Finally, with much help from some extra-wonderful people in my life, I realized that I’m a trans girl, and I came out as such. Slowly but surely, this inspired me to want to still be around. I became more and more healthy. I started to look better and better.
As to my natural hair color, nowadays it’s relatively dark, but when when I was two years old, my hair happened to be the same color as my friend’s hair was, and is. So nowadays I have it colored to look like I used to look. Gradually, it grew longer. Eventually, it was as long as hers is. I like the straight-hair look on me, so I have my hair straightened, and one day I idly noticed that, wow, my hair looks a lot like hers does.
By not being glum all the time, and by losing a few pounds, and having some affordable corrective surgical procedures performed on me, my face looks OK to me now. I’m never going to win a Miss Nevada contest, but at least it’s not a saddening experience for me any more, to look in the mirror. (It very much used to be).
As to my physique, I started eating better and exercising more, and I took care of my body. Plus, I went on corrective hormones.
One day, a year or so ago, it occurred to me that, with supreme irony, I now look like my pretty, tall, blonde friend and I could have been sisters. At the time, I was already giddily happy with my weight and shape.
Then, my weight slowly came down a little more yet. As my belly fat became less, some hint of the underlying muscles appeared. And that’s how I look, today. The above picture wasn’t taken today, but not that long ago either – this past summer.
As to my boobs, they are smaller than in the above picture, because I stuff “outplants” into my bra or bikini top, to enhance the look. My natural size isn’t exactly flat-chested but my boobs are not going to help me win any wet-white- t-shirt competitions. Still, there’s something to be said for the shape I’m in now. I’m satisfied. If it gets better, then: great! … but it doesn’t have to.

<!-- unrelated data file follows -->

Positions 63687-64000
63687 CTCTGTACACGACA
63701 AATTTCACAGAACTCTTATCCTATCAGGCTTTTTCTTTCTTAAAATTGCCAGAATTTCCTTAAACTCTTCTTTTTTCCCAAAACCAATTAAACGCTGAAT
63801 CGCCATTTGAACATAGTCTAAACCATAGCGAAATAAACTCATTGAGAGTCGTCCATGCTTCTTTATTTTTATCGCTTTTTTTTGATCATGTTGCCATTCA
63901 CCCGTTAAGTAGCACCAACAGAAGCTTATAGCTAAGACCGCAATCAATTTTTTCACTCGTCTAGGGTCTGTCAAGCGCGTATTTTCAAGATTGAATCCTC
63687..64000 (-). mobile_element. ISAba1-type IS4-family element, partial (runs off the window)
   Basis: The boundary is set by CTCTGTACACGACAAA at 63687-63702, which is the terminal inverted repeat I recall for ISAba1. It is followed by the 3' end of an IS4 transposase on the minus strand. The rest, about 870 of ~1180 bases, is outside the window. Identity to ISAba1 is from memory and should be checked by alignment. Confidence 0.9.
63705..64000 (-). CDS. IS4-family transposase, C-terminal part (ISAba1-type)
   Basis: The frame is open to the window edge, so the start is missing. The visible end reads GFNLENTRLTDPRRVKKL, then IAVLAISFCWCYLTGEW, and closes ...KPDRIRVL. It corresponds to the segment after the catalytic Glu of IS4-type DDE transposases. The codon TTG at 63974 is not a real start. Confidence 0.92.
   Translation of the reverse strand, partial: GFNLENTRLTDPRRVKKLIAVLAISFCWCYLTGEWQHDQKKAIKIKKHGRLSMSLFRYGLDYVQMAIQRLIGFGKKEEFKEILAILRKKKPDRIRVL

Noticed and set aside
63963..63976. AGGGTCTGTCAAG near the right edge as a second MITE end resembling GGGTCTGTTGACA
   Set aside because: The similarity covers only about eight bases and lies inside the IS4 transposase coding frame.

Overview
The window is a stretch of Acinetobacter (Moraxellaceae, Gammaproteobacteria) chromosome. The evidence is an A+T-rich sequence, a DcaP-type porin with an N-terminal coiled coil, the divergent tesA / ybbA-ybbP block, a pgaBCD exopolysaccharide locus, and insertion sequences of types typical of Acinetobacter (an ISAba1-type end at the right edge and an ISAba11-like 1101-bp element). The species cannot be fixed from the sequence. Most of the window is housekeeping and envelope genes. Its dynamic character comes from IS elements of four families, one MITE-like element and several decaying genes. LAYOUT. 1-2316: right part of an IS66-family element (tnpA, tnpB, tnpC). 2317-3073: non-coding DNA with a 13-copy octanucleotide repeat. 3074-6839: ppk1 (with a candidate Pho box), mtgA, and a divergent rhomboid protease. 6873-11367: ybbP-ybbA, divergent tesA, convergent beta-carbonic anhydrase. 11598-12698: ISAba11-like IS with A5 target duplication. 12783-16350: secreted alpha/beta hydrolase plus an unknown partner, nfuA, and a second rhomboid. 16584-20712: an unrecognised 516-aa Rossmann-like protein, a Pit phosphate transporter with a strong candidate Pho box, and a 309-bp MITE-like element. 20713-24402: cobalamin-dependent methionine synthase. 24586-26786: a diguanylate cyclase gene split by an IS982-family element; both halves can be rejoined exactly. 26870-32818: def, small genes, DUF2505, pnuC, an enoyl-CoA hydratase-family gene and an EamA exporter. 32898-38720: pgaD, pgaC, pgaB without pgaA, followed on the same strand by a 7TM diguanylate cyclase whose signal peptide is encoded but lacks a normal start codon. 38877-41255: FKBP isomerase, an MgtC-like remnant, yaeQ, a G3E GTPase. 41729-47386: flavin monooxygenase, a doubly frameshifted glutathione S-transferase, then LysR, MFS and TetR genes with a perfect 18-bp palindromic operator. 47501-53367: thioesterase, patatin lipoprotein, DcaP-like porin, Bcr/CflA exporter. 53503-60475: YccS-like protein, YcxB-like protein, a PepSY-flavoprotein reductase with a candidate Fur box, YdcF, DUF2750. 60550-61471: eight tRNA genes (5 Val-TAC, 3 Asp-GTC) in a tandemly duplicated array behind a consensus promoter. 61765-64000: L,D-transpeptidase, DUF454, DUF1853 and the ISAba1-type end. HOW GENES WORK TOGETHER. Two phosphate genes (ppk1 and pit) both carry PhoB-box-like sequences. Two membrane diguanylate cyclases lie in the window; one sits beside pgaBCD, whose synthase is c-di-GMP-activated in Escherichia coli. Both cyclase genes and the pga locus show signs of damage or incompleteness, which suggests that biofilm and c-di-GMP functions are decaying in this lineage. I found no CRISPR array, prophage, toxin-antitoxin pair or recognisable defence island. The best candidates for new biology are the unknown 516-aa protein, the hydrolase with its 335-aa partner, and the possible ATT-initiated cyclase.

With my shape generally under control, I’m working on my posture. Many years of living with a poor self-image made “slouching” my natural posture, and it’s a hard habit to break. Finally, I lost patience with myself. I went to Wal-Mart and bought half a dozen of their long, thin $5 mirrors, and I placed them all over my apartment. So now, I can’t avoid seeing my reflection in the typical places where I stand. I have much opportunity to admonish myself “you’re slouching, straighten up.” I don’t have to see my face in the mirror; it’s about my posture. So most of the mirrors show me only from the neck or shoulders on down. There’s a mirror like that right next to me when I stand at my computer workstation. It helps my posture a lot, since that’s where I spend much of my time.
My friend now and then shares with me pictures of how she looks (and yes, she’s still gorgeous) but today she shared with me a picture of a similar-looking tall, blonde, straight-haired girl … yet slightly more slender. Her reason for doing so was to show the physique that she wanted to have. I stared at that picture. It looked oddly familiar. Then I looked to my right. I compared the physique in the picture to the reflection in the mirror. They were a close match.
… and that is such an ironic event that it inspired today’s article.